Wednesday, October 11, 2006

Food for the soul

Today I’m making dinner for a friend who just had her very first baby. Six pounds, ten ounces of beautiful perfection. I met him yesterday. I sat there helplessly, trying to give my friend moral support as she tried to nurse this little guy. Unfortunately, he’s having trouble latching on, and in his short five days out of the womb, he has managed to turn my friend’s world completely upside down.

Seeing that teensy little one brought back a flood of memories. I don’t know about you, but the jumble of what I remember of my days at home with my first baby are a crazy mixture of elation, joy, confusion, exhaustion, and – mostly – total bewilderment.

No other time in my life parallels the postpartum period, especially with my first two babies, when I felt more alone, more exhausted, or more emotionally vulnerable.

As I mentioned Monday, unfortunately, when it came to this new role of mine, I was not very good at “thinking like Christ,” or as another verse says, “taking captive every thought to make it obedient to Christ.” At 2:00 a.m., my mind was saying nonsensical things like, “Whose idea was this to have a baby, anyway??”

Here’s where food comes in. People brought it to us. Complete strangers to us, moms who had really big kids, like two or three year olds. They didn’t say much, but their actions spoke volumes.

When I wasn’t strong enough to do the whole job of being a mother, people came alongside me and helped me.

Now that the tables are turned, and I am the one with the big kids, I don’t want to forget how overwhelming having a new baby is. Even under the best of circumstances, when a baby figures out how to latch on, does everything he’s supposed to do, and even if you've done it four or five times before, it is just plain tough.

I'm glad to have a concrete opportunity to think like Christ, who took on the nature of a servant.

I'll just do a little cooking while I'm at it.

14 comments:

Lisa said...

AMEN to that! I have been both blessed with truck loads of food, and also left alone with no help, and hardly a phone call of congrats even. I can tell you, too, that it really is a blessing to have people think of us and offer to help with food and other things. Some how, I think that being a mom to many intimidates some folk. Perhaps they think we have it all together and don't really need the help? Either way, it will not stop me from reaching out to other new parents and offer some cooking services and maybe even some babysitting and cleaning. You're right...it's an opportunity to think as a Christ did and be a witness for Him. ~Lisa

org junkie said...

You know it is so easy to forget how horrible those first few weeks can be too isn't it? I agree its hard no matter what. Great reminder about serving others! Laura

singforjoy said...

Even when everyone brings a different kind of chicken dish for a week, you are grateful for those meals during those weeks of sleepless nights and sometimes frustrating but also amazing days.

Our trip to Dallas was great! I posted about it on my blog yesterday. Thanks again for your help.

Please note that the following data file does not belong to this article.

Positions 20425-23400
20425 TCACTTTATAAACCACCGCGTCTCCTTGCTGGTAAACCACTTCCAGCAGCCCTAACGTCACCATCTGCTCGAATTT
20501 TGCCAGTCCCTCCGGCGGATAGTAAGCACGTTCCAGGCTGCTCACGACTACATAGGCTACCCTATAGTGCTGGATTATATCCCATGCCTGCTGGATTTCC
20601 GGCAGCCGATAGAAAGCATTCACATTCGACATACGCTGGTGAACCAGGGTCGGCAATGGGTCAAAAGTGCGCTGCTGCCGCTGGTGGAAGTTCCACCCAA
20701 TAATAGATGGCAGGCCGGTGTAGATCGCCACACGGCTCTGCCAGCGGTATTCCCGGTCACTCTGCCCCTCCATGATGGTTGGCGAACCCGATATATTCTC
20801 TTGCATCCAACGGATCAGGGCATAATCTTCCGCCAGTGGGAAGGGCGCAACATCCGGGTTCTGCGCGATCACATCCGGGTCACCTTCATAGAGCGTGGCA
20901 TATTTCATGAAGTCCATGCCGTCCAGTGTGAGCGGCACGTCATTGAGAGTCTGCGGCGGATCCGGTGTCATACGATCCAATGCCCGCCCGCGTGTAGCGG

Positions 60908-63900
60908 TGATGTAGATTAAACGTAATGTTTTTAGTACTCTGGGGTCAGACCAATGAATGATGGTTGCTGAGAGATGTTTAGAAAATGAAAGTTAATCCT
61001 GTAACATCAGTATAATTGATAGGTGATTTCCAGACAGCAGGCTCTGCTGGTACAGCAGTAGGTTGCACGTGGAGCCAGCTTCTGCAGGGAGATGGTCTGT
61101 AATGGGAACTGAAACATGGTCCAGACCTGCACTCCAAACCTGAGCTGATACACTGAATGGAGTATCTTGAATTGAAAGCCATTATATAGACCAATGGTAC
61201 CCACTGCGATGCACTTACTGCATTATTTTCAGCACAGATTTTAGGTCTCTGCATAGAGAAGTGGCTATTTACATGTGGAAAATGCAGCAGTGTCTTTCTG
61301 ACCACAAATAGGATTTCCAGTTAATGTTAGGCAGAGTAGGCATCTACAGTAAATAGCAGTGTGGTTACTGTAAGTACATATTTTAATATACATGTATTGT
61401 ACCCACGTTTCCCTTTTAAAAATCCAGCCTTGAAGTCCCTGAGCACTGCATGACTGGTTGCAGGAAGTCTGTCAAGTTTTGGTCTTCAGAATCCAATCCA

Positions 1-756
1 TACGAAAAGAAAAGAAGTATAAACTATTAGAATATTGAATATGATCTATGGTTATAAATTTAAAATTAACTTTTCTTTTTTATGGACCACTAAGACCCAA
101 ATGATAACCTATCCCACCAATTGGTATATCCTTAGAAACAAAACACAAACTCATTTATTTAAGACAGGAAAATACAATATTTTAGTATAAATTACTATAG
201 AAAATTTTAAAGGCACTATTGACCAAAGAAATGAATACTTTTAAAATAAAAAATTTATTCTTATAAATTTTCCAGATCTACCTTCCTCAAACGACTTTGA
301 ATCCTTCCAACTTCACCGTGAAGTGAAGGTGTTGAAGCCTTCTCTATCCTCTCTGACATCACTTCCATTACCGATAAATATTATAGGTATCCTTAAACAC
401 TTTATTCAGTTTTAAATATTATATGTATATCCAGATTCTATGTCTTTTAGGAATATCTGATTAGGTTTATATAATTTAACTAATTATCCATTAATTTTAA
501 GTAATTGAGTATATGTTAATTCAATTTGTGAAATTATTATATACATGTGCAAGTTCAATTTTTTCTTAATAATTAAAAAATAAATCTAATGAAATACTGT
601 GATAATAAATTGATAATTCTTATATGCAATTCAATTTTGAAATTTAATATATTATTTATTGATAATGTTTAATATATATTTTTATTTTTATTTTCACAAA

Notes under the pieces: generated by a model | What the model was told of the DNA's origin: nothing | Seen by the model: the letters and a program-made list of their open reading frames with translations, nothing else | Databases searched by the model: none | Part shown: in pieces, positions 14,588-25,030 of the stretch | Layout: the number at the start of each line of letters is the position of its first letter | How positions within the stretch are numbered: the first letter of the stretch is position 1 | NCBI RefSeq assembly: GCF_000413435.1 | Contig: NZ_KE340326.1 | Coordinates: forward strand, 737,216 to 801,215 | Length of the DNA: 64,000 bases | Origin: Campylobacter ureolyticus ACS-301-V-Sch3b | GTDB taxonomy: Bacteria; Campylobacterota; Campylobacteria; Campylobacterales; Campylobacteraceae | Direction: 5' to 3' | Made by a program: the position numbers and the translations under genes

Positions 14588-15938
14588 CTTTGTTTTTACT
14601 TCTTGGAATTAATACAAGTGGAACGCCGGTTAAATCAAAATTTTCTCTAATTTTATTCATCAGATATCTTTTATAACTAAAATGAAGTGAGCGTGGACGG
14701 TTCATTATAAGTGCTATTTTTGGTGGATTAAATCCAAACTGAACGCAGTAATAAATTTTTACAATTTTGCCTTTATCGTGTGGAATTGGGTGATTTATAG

singforjoy said...

My blog is http://jmeg.typepad.com

Katrina said...

What a wonderful blessing you are being to your friend! My youngest is only 4 months, so those early weeks with a new baby are still fresh in my mind. We had dinners provided for us for more than 2 weeks and it was such a tremendous gift to not have to think (read: worry) about what we would have for dinner when I could barely figure out how to put my own shoes on. Good for you!

Anonymous said...

What a blessing it is to give and receive meals! We received 2 weeks of meals with all three kids and it was such a blessing! Making meals was the last thing I wanted to think about, especially with our first since it was all so new to us.

Kristine said...

Good for you for taking the time to bless someone's life with acts of service.

I totally agree that the meals help far more than just the physical hunger we have. Because they are examples of acts of service, they help fill the spiritual hunger each of us have to come unto Christ.

Susanne said...

This is such a wonderful thing to do. Unfortunately I did not have one meal brought to me with any of my kids. It sure would have been nice!

Gina said...

One of the best things about having four babies (besides the obvious) was the meals friends brought us. I remember one time we got meals every other day for 6 weeks!

Makes me want to consider having another baby (not really) especially since I still don't know what I'm making for dinner tonight!

Renee said...

I know your friend will be blessed by your kindness. As for me, I am thankful that I do forget (for the most part) how hard the first month is with middle of the nite feedings and getting everyone used to a new baby. If I really remembered how tough it was, I'm afraid I might have stopped after one. However, I'm still able to be sensitive to the new moms - thankfully, I have not forgetten that much!

Jammy said...

What a good friend. With my six children, only my mom came to the aid. Even with all her ailments she cooked dinner the day we brought the last baby home so I didn't have to. ;)

Jenn

lrlwreath said...

Isn't that awesome when you can finally be at the stage to turn around what has been done for you. I love it!!!

Shannon said...

You are so right--that simple little thing is such a huge ministry.

Christine said...

Food is such a balm for the wounds of an isolated new mom! Of course, no new mom is really isolated, but it certainly feels that way! The only way to repay those kindnesses is to pay it forward, as you're doing.